Over the years, as companies went out of business or were absorbed in mergers, many site maps and plans were misplaced or deleted from databases, and when operations moved on from one sector to another, nobody spent the money or the time needed to go back and remap the excavated areas.

Plus, the government has to approve the merger, and they typically want the litigation cleaned up before saying yes.

It may have assumed grotesque and dangerous forms under the now decaying traditions of national competition, but as the merger of the Atlantic states proceeds, the possibility and necessity of bringing areas of misgovernment and disorder under world control increase.

Dick, it becomes a series of windows into the metaphysical multiplexity of reality itself, the perfect merger of theme and form.

They had entered a merger agreement with American Bayou and, after signing, Sanker stock value had plunged because Haley Walther refused to tell a few white lies.

In the merger Ben may not only have the key for Sanker with aging, he may also have the key for American Bayou.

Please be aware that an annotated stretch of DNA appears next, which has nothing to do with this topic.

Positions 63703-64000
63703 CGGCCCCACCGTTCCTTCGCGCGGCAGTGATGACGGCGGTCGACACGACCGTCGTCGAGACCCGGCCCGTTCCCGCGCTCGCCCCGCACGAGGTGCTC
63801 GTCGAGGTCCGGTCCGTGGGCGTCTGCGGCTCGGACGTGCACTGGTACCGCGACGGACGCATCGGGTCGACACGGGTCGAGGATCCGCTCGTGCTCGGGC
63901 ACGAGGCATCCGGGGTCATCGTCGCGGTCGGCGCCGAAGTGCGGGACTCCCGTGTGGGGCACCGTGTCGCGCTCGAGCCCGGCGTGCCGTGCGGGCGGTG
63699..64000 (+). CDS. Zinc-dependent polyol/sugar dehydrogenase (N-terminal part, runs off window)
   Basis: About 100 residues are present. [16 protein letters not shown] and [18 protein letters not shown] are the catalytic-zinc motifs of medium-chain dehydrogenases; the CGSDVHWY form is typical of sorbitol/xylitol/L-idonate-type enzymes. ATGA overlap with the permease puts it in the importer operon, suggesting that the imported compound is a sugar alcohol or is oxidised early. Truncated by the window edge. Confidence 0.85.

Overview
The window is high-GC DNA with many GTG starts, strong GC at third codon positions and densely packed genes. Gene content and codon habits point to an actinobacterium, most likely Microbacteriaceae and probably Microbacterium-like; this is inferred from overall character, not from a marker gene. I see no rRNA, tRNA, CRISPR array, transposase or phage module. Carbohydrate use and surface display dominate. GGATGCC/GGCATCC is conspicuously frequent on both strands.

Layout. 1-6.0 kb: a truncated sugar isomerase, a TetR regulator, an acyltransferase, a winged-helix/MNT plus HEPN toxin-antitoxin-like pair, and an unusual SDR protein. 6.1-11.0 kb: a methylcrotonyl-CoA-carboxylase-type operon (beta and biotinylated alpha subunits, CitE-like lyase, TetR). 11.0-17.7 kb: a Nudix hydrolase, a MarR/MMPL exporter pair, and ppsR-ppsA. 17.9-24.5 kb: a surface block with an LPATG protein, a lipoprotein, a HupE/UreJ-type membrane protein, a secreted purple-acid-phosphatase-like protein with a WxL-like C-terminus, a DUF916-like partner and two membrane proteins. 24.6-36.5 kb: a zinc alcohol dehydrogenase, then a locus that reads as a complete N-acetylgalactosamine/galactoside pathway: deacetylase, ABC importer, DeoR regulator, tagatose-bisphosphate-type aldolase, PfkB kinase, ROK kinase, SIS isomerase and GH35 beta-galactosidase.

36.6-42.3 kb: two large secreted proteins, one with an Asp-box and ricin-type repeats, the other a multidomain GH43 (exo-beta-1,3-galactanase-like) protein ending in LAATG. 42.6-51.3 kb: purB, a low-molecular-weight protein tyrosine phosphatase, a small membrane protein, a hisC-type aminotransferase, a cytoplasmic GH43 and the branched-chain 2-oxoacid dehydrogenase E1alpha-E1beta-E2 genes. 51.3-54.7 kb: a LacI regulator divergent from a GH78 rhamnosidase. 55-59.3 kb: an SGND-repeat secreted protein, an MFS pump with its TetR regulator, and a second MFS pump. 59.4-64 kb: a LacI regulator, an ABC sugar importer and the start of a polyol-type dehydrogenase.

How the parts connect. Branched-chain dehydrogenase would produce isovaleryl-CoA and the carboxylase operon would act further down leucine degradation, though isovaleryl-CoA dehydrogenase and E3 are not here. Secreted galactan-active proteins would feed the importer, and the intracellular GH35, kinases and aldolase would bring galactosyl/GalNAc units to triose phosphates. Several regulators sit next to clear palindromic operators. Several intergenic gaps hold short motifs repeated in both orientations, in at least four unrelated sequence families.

So it happens that the holding company whose merger with Mannesmann has been dissolved takes over the majority of Essen Anthracite AG and later, as the mealworm advises, rejoins Mannesmann.

Of the remaining books we have nothing left except what is found in two merger abridgments which the Emperor Constantine Porphyrogenitus, in the tenth century caused to be made of the whole work.

Attorney General Sargent to the chairman of the House Judiciary Committee, dated June 8, 1926, declining to comply with his request to turn over to the committee all papers in the files of the Department relating to the merger of certain oil companies.

We need some diversity, some other role models for the next generation, or no one will be able to speak in anything except debentures, compound interest, and multiple mergers.